Daniel Nocera’s Gift

I just saw the most important talk I have seen in 300+ TED, Pop!Tech, etc talks that I’ve watched.  And at the risk of hyperbole, I will say that the worst case scenario is that Daniel Nocera simply wins a Nobel Prize (and yes, I’m willing to bet at even odds that it happens in under 10 years from today).  But if the system is able to scale through replication, it will be at least as important as penicillin in terms of ending human suffering and will have a bigger impact on the world as a whole.  Here’s why:

  • Input: Water (clean, saltwater or dirty water)
  • Outputs: Electricity + Pure drinkable water
  • By products: nothing (other than what was in the water)
  • Resources required to assemble: all abundant and most have substitutes
  • Knowledge required to assemble: simple
  • Cost to assemble: relatively cheap

Essentially what Nocera has done is reverse engineered and re-created a super-simplified photosynthesis process.  It’s a closed loop (i.e. autocatalytic) so it’s actually more efficient to run his reactor on a fixed amount of pure water.  But if you want you can use a flow of new water (say, parasite infested water) and as a side effect you get clean water out; all you have to do is have a way to dispose of the impurities that get separated.  You could do that manually if necessary, but once you have energy, that becomes easier and may be automated.

Here’s why I’m really excited.  The system is so simple that it can be built and maintained locally by the bottom billion, for the bottom billion, without the need for an electricity grid.  Sounds like a micro-franchise model that could be taught at places like Barefoot College and could simultaneously create economic development and solve the world’s biggest humanitarian problem, both as a side effect.

And it can be purchased for home use by the rest of us taking our homes off the grid, paying for itself and becoming cash flow positive at some point.  Same for businesses.  What about portable energy, like for cars?  Well, if you have a surplus of energy and water, you can charge hydrogen fuel cells.  Or you can spin up flywheels, store electricity in lithium ion batteries, etc.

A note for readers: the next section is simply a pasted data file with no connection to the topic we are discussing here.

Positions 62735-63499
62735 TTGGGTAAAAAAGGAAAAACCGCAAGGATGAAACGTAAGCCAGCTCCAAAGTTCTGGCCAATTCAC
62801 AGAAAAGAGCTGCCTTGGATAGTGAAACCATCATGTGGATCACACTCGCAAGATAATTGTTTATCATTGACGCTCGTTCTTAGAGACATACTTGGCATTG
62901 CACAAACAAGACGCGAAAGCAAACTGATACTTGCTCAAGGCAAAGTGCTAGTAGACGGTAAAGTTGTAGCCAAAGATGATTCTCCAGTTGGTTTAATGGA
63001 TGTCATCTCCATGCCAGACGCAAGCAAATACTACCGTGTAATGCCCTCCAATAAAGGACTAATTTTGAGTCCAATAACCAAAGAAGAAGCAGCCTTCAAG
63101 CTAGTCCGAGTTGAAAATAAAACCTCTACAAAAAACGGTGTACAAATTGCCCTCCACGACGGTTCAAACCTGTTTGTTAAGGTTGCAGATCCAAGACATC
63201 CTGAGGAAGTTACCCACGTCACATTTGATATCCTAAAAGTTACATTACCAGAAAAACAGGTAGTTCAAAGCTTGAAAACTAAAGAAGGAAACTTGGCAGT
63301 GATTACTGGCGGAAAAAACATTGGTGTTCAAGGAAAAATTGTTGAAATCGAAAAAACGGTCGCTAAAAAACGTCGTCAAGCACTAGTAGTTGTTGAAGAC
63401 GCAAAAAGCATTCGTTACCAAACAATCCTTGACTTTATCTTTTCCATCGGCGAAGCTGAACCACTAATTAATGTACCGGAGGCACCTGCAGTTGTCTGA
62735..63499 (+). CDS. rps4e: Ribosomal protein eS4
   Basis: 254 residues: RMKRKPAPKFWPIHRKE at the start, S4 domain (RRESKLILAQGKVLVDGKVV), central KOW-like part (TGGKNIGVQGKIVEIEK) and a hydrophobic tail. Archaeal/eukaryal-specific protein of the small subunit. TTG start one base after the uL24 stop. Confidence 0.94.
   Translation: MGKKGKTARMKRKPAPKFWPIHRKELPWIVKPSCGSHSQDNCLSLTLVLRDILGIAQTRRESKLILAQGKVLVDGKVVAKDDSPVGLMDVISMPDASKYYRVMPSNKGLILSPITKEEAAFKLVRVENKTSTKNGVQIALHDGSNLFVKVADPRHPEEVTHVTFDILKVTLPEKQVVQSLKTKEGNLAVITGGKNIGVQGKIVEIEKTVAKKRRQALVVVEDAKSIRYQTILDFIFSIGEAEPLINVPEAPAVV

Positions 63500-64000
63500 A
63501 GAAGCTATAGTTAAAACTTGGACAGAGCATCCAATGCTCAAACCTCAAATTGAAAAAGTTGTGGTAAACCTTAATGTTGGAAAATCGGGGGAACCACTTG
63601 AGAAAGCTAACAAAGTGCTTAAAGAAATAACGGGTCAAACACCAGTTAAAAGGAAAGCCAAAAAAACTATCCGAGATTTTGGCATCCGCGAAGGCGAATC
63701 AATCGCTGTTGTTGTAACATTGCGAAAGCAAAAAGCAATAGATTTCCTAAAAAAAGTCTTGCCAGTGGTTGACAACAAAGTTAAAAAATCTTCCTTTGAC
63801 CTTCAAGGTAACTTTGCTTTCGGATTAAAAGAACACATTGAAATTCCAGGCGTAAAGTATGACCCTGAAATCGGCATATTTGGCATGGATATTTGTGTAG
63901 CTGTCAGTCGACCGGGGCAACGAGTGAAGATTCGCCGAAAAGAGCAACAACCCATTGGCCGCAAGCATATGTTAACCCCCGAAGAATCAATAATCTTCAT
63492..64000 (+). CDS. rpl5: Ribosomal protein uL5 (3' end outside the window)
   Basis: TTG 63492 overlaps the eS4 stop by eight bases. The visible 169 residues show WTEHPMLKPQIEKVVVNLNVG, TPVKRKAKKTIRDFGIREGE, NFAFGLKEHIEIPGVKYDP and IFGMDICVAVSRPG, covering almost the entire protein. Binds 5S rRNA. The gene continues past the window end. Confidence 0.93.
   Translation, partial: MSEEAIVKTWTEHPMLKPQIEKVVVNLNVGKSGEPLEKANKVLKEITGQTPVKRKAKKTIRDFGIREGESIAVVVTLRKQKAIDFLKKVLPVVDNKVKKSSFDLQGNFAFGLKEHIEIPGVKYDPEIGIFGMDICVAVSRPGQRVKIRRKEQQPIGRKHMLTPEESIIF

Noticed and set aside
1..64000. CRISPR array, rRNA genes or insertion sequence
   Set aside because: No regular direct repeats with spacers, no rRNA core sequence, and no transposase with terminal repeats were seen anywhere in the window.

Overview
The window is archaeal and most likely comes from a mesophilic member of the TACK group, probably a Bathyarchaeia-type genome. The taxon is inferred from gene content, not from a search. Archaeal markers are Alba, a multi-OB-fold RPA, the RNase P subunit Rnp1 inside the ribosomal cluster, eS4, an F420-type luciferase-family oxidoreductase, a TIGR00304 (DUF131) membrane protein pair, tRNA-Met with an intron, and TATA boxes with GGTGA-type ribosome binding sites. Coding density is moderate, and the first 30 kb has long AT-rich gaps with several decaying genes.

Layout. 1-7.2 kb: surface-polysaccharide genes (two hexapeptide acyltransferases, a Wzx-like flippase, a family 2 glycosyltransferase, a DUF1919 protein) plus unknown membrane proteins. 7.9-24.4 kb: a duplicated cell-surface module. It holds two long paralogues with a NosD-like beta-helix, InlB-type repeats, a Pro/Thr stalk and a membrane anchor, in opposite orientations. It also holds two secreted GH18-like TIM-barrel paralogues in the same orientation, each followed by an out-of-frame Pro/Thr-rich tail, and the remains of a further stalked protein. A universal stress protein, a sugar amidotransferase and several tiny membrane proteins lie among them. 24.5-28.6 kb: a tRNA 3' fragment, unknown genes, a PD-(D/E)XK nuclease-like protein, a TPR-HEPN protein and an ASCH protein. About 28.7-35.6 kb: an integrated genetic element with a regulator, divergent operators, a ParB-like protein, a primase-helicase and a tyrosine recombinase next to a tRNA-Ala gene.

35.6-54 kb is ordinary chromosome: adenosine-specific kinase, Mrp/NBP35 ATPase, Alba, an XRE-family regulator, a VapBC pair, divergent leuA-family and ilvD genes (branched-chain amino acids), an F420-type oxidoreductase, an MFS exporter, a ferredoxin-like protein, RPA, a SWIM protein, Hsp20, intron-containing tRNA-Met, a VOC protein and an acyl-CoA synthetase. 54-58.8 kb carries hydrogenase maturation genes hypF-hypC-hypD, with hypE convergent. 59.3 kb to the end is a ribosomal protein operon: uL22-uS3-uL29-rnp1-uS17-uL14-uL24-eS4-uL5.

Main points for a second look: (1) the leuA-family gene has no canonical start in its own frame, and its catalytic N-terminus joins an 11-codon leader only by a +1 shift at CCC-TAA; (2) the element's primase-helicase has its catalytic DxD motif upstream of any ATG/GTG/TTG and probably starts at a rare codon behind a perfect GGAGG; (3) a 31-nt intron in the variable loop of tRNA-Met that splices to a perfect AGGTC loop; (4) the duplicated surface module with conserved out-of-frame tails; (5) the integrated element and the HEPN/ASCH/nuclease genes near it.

The biggest risks I can see are twofold:

  1. There crops up some collateral effects of running the system indefinitely that emerge over time and at great scale (e.g. some trace byproducts which were too subtle to notice get concentrated to the point of becoming toxic).
  2. The patent on the invention creates a roadblock to replicating the system across the globe.

The reason I’m willing to wager on the Nobel Prize is that I don’t think these risks would sink that ship.  I think it’s worthy of a Nobel in one of the sciences already.  While those can take decades to be awarded, I am comfortable about the 10 year mark because as we all know, the Nobel Peace Prize is winnable in 10 months.

Are others as excited about this as I am yet?  Here’s a clue: when the president of MIT learned about Nocera’s invention she called just one person to bring it to the world, someone she thought could understand just how big it is and someone who could properly shepherd it and nurture it.  He’s a venture capitalist who at one point had been a world-changing inventor himself.  His name is Bob Metcalf, and he invented ethernet, the communication transport mechanism of the Internet.

UPDATE: here’s the commercial company Nocera started: Sun Catalytix

  • Yeah I think so too. So why are we fooling around with all that other smart grid stuff. Let’s pursue what he’s got. Yeah. Skye

  • This sounds like the continual motion machine to me – when will we know if he can conquer the hurdles you’ve outlined??

    • Rafe Furst

      Doesn’t violate any known principles as it’s a thermodynamically open system. Converts sunlight to electricity, not mysterious or unexplainable like perpetual motion.

      My prediction (FWIW) is that because there is a patent, which is readable by all, and because those who stand to benefit most are in areas where intellectual property rights are non-existent and life-or-death hangs in the balance (i.e. no clean drinking water), this will be spread virally and replicated locally via market forces (i.e. one can make money building these things).

  • Pingback: Truthocracy – Part III – MIT Center for Collective Intelligence « The Emergent Fool()

  • Anonymous

    I’m as excited as you about this which I’ve only just ‘stumbled across’. I will be posting on it as much as I can and emailing my contact list to help spread the word. Amazingly I’ve heard nothing about it on Main Stream Media, but then again, maybe I shouldn’t be surprised !